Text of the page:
We will propose, therefore, that, after the initial period, the risk-based element of the levy should contribute at least 80 per cent of the total. The risk-based element is, as set out in the Bill, a function of the scheme position, in particular the shortfall between its assets and liabilities to which the PPF is exposed—the "sum at risk"—and the employer's position—that is, the likelihood of insolvency.
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The essential ingredient in calculating the sum is that it should be determined on a consistent and objective basis across all schemes. That is not a mere technical matter to be left to the yet-to-be appointed board of the PPF. It is fundamental to fair operation of the scheme, and Parliament must make two things crystal clear in the Bill: when the risk-based levy will be in full operation, and the basic principle that the risk-based levy must be calculated on the joint risk of scheme underfunding and employer insolvency. Parliament is compelling all DB pension funds to pay this levy and Parliament must therefore set its main parameters.

To make it easiest to move rapidly to a mainly risk-based levy, the PPF board should provide the basis for a broad-brush assessment of the sum at risk for each scheme to be introduced at an early stage. We appreciate that it will not be possible for a precise assessment to be made immediately, but there are funding calculations made for all relevant schemes which would provide a starting point. For all its faults, the MFR provides that. That could lead to a much fairer interim solution than the poll tax solution, and would help the transition to the final goal of a scheme-specific risk levy. Responsible employers with properly funded schemes are not prepared to wait until 2008 or 2009 to move to a proper risk-based levy, particularly as there will be an extra element of moral hazard in letting underfunded schemes choose whether to wait for a triennial valuation or do it immediately.

No insurance company would last five minutes if it let its bad risks pay a flat-rate premium and its good risks pay the correct risk-based premium. This nonsense policy for the first few years will not wash for the PPF either. Waiting for the best here really would be the enemy of the good and waiting up to five years for the perfect solution would be grossly unfair in the mean time. The National Association of Pension Funds assures me that an interim approach along the lines that I have outlined would attract the support of most pensions schemes that are exposed to the PPF levy. One of the main problems of the Bill, as the noble Lord, Lord Higgins, said, is that it delegates too much power to the board of the PPF, which is a non-elected public body.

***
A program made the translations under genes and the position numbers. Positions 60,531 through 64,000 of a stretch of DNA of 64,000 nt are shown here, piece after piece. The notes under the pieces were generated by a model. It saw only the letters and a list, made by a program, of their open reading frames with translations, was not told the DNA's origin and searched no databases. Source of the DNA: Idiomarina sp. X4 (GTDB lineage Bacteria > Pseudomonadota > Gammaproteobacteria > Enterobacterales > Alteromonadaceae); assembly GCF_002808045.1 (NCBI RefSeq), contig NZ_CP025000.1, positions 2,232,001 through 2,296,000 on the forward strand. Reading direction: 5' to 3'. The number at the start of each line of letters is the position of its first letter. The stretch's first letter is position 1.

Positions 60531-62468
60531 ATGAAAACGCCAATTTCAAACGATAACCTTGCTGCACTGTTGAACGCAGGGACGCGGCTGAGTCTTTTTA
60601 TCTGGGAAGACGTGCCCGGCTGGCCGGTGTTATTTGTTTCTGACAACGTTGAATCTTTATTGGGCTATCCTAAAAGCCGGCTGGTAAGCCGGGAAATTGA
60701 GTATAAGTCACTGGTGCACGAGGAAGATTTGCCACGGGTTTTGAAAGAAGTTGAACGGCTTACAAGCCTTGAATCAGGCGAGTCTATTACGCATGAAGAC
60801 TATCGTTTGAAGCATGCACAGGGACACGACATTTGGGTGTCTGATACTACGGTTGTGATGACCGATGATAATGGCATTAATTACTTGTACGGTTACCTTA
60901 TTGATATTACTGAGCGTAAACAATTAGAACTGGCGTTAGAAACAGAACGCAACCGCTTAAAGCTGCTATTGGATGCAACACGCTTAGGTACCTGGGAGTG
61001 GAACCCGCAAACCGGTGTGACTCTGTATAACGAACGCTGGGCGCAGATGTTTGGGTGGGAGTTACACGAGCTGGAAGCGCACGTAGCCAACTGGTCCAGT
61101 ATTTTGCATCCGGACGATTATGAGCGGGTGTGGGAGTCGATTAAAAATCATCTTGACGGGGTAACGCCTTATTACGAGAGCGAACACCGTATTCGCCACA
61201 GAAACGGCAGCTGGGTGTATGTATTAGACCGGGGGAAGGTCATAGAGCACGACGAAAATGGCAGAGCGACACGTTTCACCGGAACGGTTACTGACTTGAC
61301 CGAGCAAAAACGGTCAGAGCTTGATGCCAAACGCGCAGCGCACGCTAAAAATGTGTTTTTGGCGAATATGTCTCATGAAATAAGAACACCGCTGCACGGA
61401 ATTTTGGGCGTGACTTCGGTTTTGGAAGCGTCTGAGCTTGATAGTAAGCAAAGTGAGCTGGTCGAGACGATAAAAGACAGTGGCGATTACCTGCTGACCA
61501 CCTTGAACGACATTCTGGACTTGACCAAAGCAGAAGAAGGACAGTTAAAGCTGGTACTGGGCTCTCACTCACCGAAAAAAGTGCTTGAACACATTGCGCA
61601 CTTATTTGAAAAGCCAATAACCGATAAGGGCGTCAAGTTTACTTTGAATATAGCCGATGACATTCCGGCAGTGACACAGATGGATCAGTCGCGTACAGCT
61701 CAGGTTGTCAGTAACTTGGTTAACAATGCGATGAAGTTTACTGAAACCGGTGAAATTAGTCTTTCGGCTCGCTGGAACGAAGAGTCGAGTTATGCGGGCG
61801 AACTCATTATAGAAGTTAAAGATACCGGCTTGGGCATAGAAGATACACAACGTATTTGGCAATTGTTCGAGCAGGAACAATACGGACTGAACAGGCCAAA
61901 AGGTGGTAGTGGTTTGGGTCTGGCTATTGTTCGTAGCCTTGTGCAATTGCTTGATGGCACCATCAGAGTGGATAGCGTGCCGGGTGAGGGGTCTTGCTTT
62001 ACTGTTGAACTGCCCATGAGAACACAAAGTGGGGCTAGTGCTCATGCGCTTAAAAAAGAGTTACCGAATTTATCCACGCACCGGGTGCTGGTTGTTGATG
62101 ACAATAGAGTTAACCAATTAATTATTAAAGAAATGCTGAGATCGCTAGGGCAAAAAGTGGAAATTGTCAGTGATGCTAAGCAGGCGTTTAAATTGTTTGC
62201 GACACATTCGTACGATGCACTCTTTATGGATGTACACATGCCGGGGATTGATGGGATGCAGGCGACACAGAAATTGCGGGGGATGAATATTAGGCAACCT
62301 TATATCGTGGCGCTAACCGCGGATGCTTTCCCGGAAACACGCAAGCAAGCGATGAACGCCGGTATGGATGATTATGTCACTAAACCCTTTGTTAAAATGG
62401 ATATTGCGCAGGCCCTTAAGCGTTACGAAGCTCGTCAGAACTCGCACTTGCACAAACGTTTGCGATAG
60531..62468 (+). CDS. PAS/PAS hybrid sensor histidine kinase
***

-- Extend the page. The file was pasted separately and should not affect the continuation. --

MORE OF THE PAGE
The second key question on the PPF is whether the Government, who appoint the chairman and the board in the first instance, and in practice pull most of the PPF's strings, can wash their hands of all responsibility if the PPF gets into serious trouble. We recognise that there are interim solutions in the Bill, such as suspending indexation. But is anyone seriously suggesting that the Government, having invested so much parliamentary time and political capital in setting up the PPF and going one step further by establishing the financial assistance scheme would stand idly by if the PPF could not meet its 90 per cent and 100 per cent obligations up to a cap, as set out in the Bill? Of course not; so why do they not come clean and admit that they would, if they had to, act as a lender of last resort on a clearly defined and limited basis?
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There are precedents; the Bill provides one, as the Exchequer is to lend the PPF enough to cover its start-up costs before the levy is charged. Well established now for many years is the Pool Re arrangement for insurance of commercial buildings against terrorist attack, whereby the Treasury explicitly stands behind commercial insurance companies and unconditionally guarantees their obligations. I have raised that point before in the House and not had an answer, so can the Minister either explain why the Pool Re principle cannot be applied to the PPF or, alternatively, undertake to procure a proper answer from the Treasury?

Business and industry are also concerned about the complex provisions introduced late in the other place, designed to make directors and investment groups liable for pension fund shortfalls. A fine balance has to be struck, between on the one hand, too lenient a line that enables directors to walk away from their obligations or parent companies to shuffle off their subsidiaries and, on the other hand, too tough a regime that makes company rescues impossible or stifles venture capital investment—a great favour of Gordon Brown's, noble Lords will recall—or management buy-ins or buy-outs at troubled companies. We must protect pensioners properly without making the market in struggling companies seize up. We shall take some convincing that the Bill has got the balance right so far.

My noble friend Lady Barker will cover the vital topics of fair treatment for women, survivors and state pension issues in so far as they feature in the Bill. State pensions are the black hole at its heart. So long as long-term state pension policy in this country is founded—let us be fair to the Minister and the Government, quite openly and honestly—on means-tested benefits for the majority, it really will be gross mis-selling to try to persuade millions of our fellow citizens to save privately for a pension. This Bill is not the place for that battle of principle, which will be fought between the three main parties at the general election, when pensions will be right up there with health, education and the economy at the top of voters' concerns. As we prepare for the long hard slog of work on the Bill, I find it difficult to banish the haunting fear that without radical reform of state pensions we will, like Nero, merely be fiddling while Rome burns.